Is it normal to still love your ex?

German relationship coach Emanuel Albert, known as Date Doctor Emanuel, helps you understand why it is so hard but also valuable to let go of an ex.

A client during our first assessment coaching session:

“I know it’s been half a year since we broke up but I can’t help it… I still love my ex and I just can’t get over her.”

Thoughts about your ex can be very confusing. Perhaps you have spent the last few weeks getting over your ex and it’s not quite working. Maybe it’s already been months and you have to admit to yourself that you still have feelings for him or her. 

Or things are not quite so clear and you find that you still have a physical desire for your ex and you are not quite sure what that means. The fantasy of having sex with your ex is messing with your mind and your body…

There is no “normal” path to letting go of the feelings you have for your ex. Falling out of love can occur before two people break-up, after going through the painful experience of a break-up and sometimes you do not fall out of love at all. My team and I work together with so many people who want to fall out of love and every case is different. Some of our coachees let go and move on, some rediscover a new and improved love with a former partner. 

Why are you still in love with your ex?

What do you think of when people talk of unrequited love? Most people think of secret glances across the school yard or hurtful pining for a friend… but being in love with your ex is also a form of unrequited love. it is, quite likely, the worst kind. Not only are you enamoured with the person in question but you also know what it is like to be in a relationship with this person. 

Unrequited love is statistically more likely in men than in women. But in my work I have come across one personality trait that is independent of gender, which explains why you may still be in love with your ex-girlfriend or -boyfriend. 

Some people are more likely to get stuck in the past. They are inherently bad at letting go and will find that this also applies to relationships.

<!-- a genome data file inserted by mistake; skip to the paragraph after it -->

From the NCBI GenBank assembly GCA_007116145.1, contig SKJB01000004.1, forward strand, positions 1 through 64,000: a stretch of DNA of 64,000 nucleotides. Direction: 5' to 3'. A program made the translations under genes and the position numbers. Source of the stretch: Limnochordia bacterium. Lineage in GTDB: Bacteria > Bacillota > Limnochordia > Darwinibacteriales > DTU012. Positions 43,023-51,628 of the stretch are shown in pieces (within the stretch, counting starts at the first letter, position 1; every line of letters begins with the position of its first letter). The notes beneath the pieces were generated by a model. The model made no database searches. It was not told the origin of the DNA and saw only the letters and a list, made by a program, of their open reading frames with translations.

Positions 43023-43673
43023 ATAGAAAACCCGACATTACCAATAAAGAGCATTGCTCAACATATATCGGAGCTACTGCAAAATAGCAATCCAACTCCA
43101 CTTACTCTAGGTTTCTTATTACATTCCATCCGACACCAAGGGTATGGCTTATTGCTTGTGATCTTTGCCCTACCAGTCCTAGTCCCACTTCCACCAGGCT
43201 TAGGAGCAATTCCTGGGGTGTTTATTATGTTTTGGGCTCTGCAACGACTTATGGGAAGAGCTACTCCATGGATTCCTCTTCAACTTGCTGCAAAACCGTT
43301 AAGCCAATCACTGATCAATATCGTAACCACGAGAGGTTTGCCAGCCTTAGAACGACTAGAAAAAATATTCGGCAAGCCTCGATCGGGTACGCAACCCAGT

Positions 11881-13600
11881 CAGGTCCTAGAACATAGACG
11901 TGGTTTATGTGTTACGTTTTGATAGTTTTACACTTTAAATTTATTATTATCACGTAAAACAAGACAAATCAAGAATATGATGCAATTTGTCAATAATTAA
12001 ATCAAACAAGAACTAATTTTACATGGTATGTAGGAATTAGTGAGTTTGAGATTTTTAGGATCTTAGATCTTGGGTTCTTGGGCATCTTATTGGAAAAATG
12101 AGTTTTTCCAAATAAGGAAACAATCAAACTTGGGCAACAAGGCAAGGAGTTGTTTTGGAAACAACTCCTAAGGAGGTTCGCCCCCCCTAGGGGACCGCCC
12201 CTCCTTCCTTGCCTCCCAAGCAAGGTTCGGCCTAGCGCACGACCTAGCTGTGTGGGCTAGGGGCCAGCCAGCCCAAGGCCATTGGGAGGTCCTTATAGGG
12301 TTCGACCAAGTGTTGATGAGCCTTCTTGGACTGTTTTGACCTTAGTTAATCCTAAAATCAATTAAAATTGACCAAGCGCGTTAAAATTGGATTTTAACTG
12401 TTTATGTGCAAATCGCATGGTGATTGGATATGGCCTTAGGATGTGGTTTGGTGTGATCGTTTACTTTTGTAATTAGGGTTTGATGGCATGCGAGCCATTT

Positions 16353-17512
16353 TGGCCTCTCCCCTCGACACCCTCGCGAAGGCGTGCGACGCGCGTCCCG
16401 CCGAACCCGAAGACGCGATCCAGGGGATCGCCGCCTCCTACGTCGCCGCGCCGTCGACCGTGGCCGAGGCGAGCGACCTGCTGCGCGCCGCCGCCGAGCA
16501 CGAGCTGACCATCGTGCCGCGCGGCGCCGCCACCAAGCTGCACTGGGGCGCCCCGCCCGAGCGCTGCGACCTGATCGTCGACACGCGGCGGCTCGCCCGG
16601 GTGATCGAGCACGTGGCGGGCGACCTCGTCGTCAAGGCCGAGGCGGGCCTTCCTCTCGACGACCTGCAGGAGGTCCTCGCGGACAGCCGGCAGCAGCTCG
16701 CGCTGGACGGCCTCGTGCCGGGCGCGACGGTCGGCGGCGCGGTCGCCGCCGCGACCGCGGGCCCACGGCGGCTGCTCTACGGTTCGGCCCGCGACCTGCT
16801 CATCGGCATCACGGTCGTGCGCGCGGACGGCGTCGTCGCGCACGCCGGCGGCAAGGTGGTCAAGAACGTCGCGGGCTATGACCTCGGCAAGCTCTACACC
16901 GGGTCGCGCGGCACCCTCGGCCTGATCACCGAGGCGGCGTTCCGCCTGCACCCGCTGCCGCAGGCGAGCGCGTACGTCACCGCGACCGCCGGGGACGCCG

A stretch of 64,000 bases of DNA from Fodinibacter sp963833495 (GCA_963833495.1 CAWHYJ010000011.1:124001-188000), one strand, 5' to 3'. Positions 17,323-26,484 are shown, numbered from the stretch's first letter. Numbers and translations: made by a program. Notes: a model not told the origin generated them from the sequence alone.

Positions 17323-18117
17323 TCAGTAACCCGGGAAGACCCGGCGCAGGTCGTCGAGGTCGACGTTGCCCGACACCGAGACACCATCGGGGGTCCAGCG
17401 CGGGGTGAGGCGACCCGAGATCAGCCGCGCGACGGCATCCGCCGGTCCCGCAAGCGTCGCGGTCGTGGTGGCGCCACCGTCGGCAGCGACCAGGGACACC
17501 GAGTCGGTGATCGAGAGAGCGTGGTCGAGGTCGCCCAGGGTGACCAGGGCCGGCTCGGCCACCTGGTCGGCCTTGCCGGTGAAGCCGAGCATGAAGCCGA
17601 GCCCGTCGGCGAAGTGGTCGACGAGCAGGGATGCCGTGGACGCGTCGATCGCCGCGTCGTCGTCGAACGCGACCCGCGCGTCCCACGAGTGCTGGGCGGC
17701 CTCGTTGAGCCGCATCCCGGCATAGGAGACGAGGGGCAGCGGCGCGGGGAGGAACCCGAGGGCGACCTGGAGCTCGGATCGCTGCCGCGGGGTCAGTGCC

Ask yourself: Would you agree with the following beliefs?

  • Things used to be better.
  • My school years were my best years.
  • I miss my old friends.
  • I used to like my body more 1 year ago, 5 years ago, 10 years ago.
  • Previous professional opportunities were more interesting than my current work. 

If you agree with these types of statements, chances are you generally find it more challenging to let go of something that is in the past now. Feelings for an ex do not simply wash away within hours. But, if after a year, you are still in love with your ex and find that these emotions are keeping you from forming new, happy relationships it is time to stop idealizing the past.

You need to decide: Is the past really in the past and it is time to move on. Or have you really not given it your all and you want to fight for your ex? We can help you make this difficult decision and in our coachings often follow the belief: “It ain’t over, ‘til it’s over!”.

Why is getting over an ex so hard?

Numerous psychological theories and models explain why it can be so hard to get over an ex. In the past years brain imaging studies have taught us that the neural mechanisms underlying rejected love have much in common with drug addiction. So no matter how bad your ex is for you… your brain wants you to go back for more. This heightened drive to want someone even more after they break up with you, even comes with its own term: frustration attraction. Much like a small child, who breaks into a tantrum when told he can’t have an ice cream, we fight tooth and nail once we have been turned down and rejected by an ex. 

On top of your own personal demons, your friends may not be helping… Have they been telling you that you are better off without your ex? That you should just forget about them, or that you would be stupid to ever take them back? Well, great… now your ex has turned into forbidden fruit and your subconscious will fight you even more, convincing you to keep fighting. 

But how invested are you really in the relationship with your ex? Psychologists use four dimensions to predict how long a relationship will last, or how hard it may be to move on after this relationship has ended. The investment model are made up of the following four dimensions:

  1. commitment level; Is there a high level of attachment towards your partner?